When I was little, I made sure my closet had a certain arrangement. Hand-me-downs from my two older brothers on one side, and clothes my mother had bought as well as my sunday dresses on the other. I would slip on a pair of tattered jeans and a Power Rangers T-shirt and make my way downstairs and when my mother asked me why I was wearing that my response was almost always “Well today I’m a boy but in a girls body.”
Now I know not every trans persons’ experience is like this, and that some transgender people aren’t sure of their gender identity until much later but for me, I knew something was up from a very young age. And I know that clothing aren’t gendered but it was the easiest way for me to comprehend what I was feeling at the time (and still today).
I knew some days I felt like una hijita bonita and some days un hijo muy macho. And on other days neither, or somewhere in between. At the time I knew what I was, but hadn’t come up with the actual term: Genderfluid. But this identity came with a lot of trials, especially because I was raised in the Latinx community.
Latinx culture is often described as a passionate one and because of that it is often too black and white. I grew up with an expectation of gender based on telenovelas I watched with my abuela. I knew what a latina woman was supposed to be; Small, thin, pale brown if not white, soft featured, always fashionable, fiery in a sexy way, always in distress or danger. And I learned what a latino man was supposed to be; macho, pale brown or sometimes even medium brown, tall, muscular, chiseled, hairy, aggressive. These two definite boxes were not only enforced by the community itself, but also in stereotypes by non-latinxs (I can’t tell you how many times I’ve been called a “Spicy Latina” by people I barely knew). I knew for certain, I didn’t fit either box, not only in my presentation but also deep, down inside level. But there was nothing I could do to avoid these influences, even the Spanish language itself was divided into masculine and feminine words. My mother had always placed such importance on me being assigned female at birth, and when I tried to come out to her the first time she shut me down with that mentality again. Because of her cultural (strict Catholic Puerto Rican) background it was near impossible for her to grasp that her daughter, dressed in pink within only hours after my birth, ears pierced at only 2 months old, was in fact, not a daughter at all. Even outside of the home I was reminded of the gender my community perceived me as, I couldn’t walk a couple hundred yards away from my house before being catcalled by men who reminded me of my father.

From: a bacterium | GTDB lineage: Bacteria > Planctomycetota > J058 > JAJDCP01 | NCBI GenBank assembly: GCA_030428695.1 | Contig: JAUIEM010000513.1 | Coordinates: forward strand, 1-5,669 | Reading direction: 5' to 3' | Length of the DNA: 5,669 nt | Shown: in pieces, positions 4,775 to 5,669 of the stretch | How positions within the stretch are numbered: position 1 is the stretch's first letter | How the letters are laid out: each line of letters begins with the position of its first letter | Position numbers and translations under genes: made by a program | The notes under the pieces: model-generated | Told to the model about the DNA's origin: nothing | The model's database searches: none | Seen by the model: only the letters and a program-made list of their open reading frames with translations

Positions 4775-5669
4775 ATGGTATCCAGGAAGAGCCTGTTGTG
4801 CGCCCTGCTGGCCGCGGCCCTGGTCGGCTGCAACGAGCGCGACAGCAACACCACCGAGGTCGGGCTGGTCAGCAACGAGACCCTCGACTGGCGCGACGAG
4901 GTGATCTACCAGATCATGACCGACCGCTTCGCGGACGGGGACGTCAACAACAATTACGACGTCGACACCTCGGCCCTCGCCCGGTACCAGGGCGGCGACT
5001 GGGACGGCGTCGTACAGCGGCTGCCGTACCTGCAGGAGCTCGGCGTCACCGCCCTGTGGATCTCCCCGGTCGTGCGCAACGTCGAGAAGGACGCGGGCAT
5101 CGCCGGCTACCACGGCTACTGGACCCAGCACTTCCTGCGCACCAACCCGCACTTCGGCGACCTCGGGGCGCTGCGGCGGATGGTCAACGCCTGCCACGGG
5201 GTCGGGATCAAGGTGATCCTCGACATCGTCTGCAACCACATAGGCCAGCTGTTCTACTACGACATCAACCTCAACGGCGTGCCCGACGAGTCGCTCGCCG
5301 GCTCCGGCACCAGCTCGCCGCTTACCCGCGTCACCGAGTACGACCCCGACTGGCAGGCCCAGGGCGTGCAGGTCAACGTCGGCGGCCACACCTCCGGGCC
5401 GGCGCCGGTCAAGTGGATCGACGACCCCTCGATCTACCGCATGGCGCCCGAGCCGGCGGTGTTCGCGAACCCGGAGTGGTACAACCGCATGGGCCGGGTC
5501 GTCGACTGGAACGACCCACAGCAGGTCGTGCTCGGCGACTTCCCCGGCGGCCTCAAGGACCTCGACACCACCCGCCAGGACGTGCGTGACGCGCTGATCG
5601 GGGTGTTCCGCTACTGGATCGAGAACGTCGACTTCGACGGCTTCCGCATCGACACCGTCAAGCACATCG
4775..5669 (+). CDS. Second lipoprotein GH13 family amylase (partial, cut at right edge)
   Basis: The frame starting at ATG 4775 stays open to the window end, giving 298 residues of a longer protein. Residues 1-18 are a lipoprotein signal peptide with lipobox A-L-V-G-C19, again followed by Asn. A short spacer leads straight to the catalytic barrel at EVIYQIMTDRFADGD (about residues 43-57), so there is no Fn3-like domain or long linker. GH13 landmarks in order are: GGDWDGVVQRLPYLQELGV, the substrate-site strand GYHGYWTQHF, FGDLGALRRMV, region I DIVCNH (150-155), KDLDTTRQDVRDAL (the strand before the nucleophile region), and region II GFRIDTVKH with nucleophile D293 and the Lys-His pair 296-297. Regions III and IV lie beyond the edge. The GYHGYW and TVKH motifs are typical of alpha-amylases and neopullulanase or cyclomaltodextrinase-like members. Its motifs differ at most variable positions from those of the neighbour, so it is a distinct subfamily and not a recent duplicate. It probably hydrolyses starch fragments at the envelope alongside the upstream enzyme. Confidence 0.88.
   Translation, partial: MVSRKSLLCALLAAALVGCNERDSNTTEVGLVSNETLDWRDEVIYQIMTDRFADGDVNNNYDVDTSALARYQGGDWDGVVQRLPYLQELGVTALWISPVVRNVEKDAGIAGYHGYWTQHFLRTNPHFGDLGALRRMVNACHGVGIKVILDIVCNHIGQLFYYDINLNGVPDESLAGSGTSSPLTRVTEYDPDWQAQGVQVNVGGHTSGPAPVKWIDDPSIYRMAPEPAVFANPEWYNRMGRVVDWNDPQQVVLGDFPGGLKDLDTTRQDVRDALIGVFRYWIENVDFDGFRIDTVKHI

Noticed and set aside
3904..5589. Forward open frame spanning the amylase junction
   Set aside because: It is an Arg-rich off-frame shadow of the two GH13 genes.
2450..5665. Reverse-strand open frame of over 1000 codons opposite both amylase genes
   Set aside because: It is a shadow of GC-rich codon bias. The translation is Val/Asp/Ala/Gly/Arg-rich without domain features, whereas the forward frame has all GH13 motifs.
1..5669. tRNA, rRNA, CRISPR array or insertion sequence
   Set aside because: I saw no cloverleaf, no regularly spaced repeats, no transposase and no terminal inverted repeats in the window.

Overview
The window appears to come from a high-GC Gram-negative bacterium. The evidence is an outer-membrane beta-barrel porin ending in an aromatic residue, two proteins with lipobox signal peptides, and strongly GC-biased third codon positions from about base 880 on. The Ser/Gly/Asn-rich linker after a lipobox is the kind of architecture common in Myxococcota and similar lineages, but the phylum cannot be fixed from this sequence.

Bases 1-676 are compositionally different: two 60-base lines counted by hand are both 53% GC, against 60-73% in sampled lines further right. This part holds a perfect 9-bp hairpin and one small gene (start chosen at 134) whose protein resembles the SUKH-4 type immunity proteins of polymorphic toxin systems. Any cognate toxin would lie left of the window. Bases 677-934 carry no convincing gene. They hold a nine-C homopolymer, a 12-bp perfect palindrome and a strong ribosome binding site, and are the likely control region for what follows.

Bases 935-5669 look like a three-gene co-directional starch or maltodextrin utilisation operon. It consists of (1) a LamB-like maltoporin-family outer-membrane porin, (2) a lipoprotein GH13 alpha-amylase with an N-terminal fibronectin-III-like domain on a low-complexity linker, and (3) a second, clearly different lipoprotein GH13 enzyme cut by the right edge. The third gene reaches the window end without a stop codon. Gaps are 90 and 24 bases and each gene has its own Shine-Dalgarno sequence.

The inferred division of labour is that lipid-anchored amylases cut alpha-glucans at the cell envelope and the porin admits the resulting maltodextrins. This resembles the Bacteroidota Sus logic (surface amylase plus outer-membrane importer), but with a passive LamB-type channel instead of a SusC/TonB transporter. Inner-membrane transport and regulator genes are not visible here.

“¡Ay, mamí!” They’d bark at me then clack their tongues from the side of a ladder-topped white van. I wanted to hide away from it all and find security, and once I had finally become connected to the LGBT+ community I thought I had found that.
But not really.
Being part of the LGBT+ community didn’t protect me from the harmful anti-immigration ideals of other members. I had to tiptoe around political conversation. I would hide my cultural background because I didn’t know what to expect from them if my friends found out my father had entered this country illegally or if they would bring up their fetishized ideas of my people. I didn’t experience dysphoria the same way some of the other AFAB people did. I would always have a harder time passing with my large Puerto Rican lips, breasts, and hips. And time and time again, I would leave specific groups because of the general consensus that “racial inequality was a thing of the past” and “LGBT+ people are the most oppressed now!”
Don’t get me wrong, I understand that there is no Oppression Olympics, but it definitely lead me to realise how important Intersectional Activism is. And I think thats my main point with this. You can’t fight the good fight for one group of oppressed peoples and not another because the rates at which they overlap will astound you. For instance, 70% of LGBT+ people murdered in hate crimes are people of color, and 44% of that group are trans women of color.
So make sure your safe space is safe for everyone who might need it.